Fortuny y Madazo’s legacy at Queen Sofia Spanish Institute
Housed in a handsome neo-Federal townhouse, the Queen Sofia Spanish Institute provides a perfect setting for the elegant and wide-ranging exhibition of the work of famed Spanish artist and designer Mariano Fortuny y Madrazo (1871–1949). Because he opened his couture house in Venice in 1906 and continued to work there for decades, his artistic output might be considered to be Italian, but in fact he was descended from a long line of important Spanish painters and art benefactors. A huge admirer of Fortuny’s, Oscar de la Renta, chairman of the institute’s board of directors, initiated the show to correct misunderstandings about his heritage and to highlight his many maternal and paternal influences.
Molly Sorkin and Jennifer Park, curators at the institute, took charge of finding the objects in museums and private collections in Europe and the United States. They looked for paintings, lithographs and textile and clothing designs created by Fortuny and his family that would best illustrate the exhibit’s theme. Mining the collections of the Museo del Traje in Madrid, the Museo Fortuny in Venice, the Hispanic Society of America and the Museum of the City of New York as well as the private holdings of Regina Drucker and Keith McCoy, among many others, they came up with over 50 beautifully displayed ensembles, numerous luxurious fabrics and over 20 etchings, paintings and photographs. Among the highlights are a green velvet jacket with a metallic print, an opulent robe of olive-green satin and a Delphos dress in gold satin that shows the influence of Greece on his styling. His gowns were made famous by celebrated actress Sarah Bernhardt and the adventurous dancer Isadora Duncan, who loved his designs.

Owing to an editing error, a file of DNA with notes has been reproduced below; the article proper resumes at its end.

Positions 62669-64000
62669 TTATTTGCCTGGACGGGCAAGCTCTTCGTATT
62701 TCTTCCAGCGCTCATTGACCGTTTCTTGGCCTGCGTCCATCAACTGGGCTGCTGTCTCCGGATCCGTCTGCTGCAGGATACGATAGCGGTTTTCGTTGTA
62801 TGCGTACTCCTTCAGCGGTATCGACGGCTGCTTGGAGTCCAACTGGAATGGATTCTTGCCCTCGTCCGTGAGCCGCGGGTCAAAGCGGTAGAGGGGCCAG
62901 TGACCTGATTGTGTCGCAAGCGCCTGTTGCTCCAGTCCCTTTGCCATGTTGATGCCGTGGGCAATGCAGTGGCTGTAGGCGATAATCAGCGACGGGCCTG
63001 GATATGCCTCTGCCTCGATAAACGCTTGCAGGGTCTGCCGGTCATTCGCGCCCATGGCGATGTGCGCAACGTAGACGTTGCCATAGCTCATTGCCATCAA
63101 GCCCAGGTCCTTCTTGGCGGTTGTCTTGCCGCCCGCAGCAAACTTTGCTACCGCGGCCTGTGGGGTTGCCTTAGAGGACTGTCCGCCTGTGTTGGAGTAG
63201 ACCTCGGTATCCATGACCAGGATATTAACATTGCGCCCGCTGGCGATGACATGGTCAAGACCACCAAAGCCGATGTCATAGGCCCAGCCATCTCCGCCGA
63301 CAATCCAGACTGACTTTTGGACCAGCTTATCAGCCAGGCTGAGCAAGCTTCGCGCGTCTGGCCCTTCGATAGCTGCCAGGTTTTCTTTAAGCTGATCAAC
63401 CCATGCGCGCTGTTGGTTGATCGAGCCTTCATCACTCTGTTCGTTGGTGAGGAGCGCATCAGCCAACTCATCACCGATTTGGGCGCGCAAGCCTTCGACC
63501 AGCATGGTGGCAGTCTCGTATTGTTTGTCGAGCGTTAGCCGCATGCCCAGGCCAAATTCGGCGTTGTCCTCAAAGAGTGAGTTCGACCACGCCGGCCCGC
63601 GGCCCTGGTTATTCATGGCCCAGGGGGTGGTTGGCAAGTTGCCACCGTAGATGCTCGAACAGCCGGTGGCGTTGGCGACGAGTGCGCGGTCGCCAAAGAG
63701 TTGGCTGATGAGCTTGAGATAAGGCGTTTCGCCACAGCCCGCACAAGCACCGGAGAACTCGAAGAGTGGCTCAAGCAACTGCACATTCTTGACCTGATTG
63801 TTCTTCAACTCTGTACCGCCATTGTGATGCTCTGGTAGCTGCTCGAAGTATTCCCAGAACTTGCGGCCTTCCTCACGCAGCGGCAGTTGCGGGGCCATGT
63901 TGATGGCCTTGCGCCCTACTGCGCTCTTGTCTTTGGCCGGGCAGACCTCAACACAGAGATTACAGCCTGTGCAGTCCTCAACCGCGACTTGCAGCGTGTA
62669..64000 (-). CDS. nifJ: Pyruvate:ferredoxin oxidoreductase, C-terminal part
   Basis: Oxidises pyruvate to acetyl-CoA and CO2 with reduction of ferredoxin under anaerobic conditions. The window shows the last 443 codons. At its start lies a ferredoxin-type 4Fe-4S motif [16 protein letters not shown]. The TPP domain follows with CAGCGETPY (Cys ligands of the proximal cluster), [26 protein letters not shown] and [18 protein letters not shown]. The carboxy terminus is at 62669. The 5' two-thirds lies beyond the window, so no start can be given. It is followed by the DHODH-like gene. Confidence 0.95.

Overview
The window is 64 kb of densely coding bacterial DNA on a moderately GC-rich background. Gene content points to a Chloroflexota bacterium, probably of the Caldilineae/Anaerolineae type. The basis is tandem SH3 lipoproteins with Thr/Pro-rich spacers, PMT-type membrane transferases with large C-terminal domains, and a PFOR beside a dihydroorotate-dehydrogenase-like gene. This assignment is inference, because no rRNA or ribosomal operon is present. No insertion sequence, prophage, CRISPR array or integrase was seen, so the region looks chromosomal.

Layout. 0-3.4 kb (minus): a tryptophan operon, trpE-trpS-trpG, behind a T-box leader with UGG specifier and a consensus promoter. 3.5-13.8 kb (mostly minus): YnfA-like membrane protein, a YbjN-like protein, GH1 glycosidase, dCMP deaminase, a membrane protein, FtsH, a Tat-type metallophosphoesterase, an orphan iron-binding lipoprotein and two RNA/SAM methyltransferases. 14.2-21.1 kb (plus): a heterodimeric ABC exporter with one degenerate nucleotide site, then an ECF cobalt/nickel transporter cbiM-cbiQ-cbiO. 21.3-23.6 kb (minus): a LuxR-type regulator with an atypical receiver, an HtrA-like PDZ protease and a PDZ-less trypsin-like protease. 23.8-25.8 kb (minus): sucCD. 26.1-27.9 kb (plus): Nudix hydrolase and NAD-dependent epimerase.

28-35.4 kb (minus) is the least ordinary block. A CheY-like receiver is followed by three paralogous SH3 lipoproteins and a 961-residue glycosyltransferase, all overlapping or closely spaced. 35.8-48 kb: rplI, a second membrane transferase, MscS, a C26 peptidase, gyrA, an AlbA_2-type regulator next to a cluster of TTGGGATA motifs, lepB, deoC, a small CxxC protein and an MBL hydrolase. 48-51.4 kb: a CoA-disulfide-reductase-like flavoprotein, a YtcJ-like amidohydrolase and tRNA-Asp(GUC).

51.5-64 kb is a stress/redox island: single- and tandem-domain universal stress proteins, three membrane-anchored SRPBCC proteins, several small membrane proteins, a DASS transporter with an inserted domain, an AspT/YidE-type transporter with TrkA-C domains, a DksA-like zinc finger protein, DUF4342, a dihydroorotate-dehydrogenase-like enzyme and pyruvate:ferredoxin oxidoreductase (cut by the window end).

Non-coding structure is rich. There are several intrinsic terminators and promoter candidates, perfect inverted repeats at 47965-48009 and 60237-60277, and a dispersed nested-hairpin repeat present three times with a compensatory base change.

Though his father, Marià Fortuny i Marsal, died suddenly of malaria when he was a small child, Park explains, “Mariano grew up in an environment surrounded by his father’s memory—a vast collection of his artwork, as well as his personal collection of decorative arts and artifacts.” Interestingly, he always considered himself first and foremost a painter and revisited themes and iconography explored by his father. In 1933, he even edited and published a book about of his father’s work, “Fortuny 1838-1874,” in the hope that it would set the record straight on his father’s legacy.
After his father’s death, Mariano, his mother and sister moved to Paris, where he came under the tutelage of his uncle Raimundo de Madrazo (his mother’s brother), who was a celebrated society painter. Other relatives were also well-known Spanish artists and administrators at the Prado, expanding its collections to establish it as Spain’s most important museum of art. “Raimundo de Madrazo and Fortuny’s father,” adds Park, “were close friends and often traveled and painted together. Fortuny y Marsal’s work—especially his depiction of light and loose brushwork—had a huge impact on Raimundo.”
In the institute’s spacious exhibition space, viewers should gain a greater appreciation of Fortuny’s formidable creativity and the significant contribution of his Spanish heritage to his artistry. “It is the connections that we set out demonstrate and document,” Sorkin says.
“Fortuny y Madrazo: An Artistic Legacy” runs through March 30 at the Queen Sofia Spanish Institute, 684 Park Ave. To learn more, visit spanishinstitute.org